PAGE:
Ramji Lal Sahu
Zahedan Journal of Research in Medical Sciences , 2012,
Abstract: Background: To explore the Application of the intramedullary nails for correction of deformity in the lower limbs and decrease the opportunity of refractures in children with osteogenesis imperfecta.Materials and Methods: From July 2005 to July 2009, 11 patients (5 males and 6 females), were recruited from Emergency and outpatient department having deformities of osteogenesis imperfecta in lower limbs. With 3 femurs and 5 tibias with deformity in lower limps were corrected by multiosteotomy and fixed with intramedullary interlocking nails, 6 (3 femurs and 3 tibias) for Rush nails; 6 (2 femurs and 4 tibias) for Ender nails; and 12 (6 femurs and 6 tibias) for flexible intramedullary nails. All patients were operated under general or spinal anesthesia. Results: All deformities were perfectly corrected. All patients were available at final follow up, for 9 months to 36 months, mean 18 months. 2 patients had delayed union, 2 had superficial infection in the incision or pin tract, and 1 had refractures postoperatively. The results were excellent in 72.727% and good in 27.272% patients. Conclusion: Multiosteotomy and fixed intramedullary nails can correct the deformity in the lower limbs perfectly and decrease the opportunity of refractures in children with osteogenesis imperfecta, which has been proved to be a reliable method.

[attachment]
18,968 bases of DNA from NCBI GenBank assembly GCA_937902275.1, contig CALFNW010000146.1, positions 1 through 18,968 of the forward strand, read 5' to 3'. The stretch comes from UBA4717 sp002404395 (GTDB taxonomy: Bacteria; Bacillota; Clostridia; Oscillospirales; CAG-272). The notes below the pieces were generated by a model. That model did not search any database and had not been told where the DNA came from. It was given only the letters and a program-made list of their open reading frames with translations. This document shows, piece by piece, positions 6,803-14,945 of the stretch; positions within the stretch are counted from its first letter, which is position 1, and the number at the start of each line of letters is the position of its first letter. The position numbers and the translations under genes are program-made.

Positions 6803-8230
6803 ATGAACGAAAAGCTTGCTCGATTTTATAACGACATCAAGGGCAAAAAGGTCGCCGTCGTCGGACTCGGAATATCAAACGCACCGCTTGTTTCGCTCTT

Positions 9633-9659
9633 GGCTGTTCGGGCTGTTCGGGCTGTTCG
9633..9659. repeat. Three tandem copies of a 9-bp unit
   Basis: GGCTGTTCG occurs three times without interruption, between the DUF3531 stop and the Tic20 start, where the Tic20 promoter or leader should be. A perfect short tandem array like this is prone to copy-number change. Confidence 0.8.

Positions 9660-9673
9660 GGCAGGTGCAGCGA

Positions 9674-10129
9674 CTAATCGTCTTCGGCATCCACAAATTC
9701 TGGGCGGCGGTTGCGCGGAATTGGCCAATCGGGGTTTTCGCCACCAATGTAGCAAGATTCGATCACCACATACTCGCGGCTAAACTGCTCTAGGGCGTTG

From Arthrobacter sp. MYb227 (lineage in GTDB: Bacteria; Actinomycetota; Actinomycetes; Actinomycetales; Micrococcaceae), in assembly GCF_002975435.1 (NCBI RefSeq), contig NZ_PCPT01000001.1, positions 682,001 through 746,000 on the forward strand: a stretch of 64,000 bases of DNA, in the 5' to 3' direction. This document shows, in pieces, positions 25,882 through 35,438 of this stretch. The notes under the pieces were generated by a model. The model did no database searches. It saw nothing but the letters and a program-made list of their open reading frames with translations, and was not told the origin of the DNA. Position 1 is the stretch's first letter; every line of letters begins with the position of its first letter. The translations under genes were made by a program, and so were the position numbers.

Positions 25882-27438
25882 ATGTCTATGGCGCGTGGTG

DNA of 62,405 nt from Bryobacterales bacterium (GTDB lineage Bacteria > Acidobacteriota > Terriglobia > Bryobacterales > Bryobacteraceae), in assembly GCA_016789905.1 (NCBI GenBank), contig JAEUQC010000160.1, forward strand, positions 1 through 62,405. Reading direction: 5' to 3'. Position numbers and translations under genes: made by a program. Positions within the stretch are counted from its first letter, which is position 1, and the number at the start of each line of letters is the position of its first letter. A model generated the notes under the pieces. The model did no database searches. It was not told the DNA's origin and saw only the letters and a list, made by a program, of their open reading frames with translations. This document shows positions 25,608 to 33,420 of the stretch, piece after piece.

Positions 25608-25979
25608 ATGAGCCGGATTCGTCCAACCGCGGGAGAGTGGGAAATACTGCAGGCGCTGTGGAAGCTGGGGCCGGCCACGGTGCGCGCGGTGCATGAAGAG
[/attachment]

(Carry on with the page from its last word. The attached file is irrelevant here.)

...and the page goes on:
Carotid Artery Prolapse and Myringocarotidopexy in Osteogenesis Imperfecta  [PDF]
Hassanin Abdulkarim, Hassan Haidar, Ahmad Abualsoud, Ahmed Elsotouhy, A. Salam Alqahtani
International Journal of Otolaryngology and Head & Neck Surgery (IJOHNS) , 2015, DOI: 10.4236/ijohns.2015.44049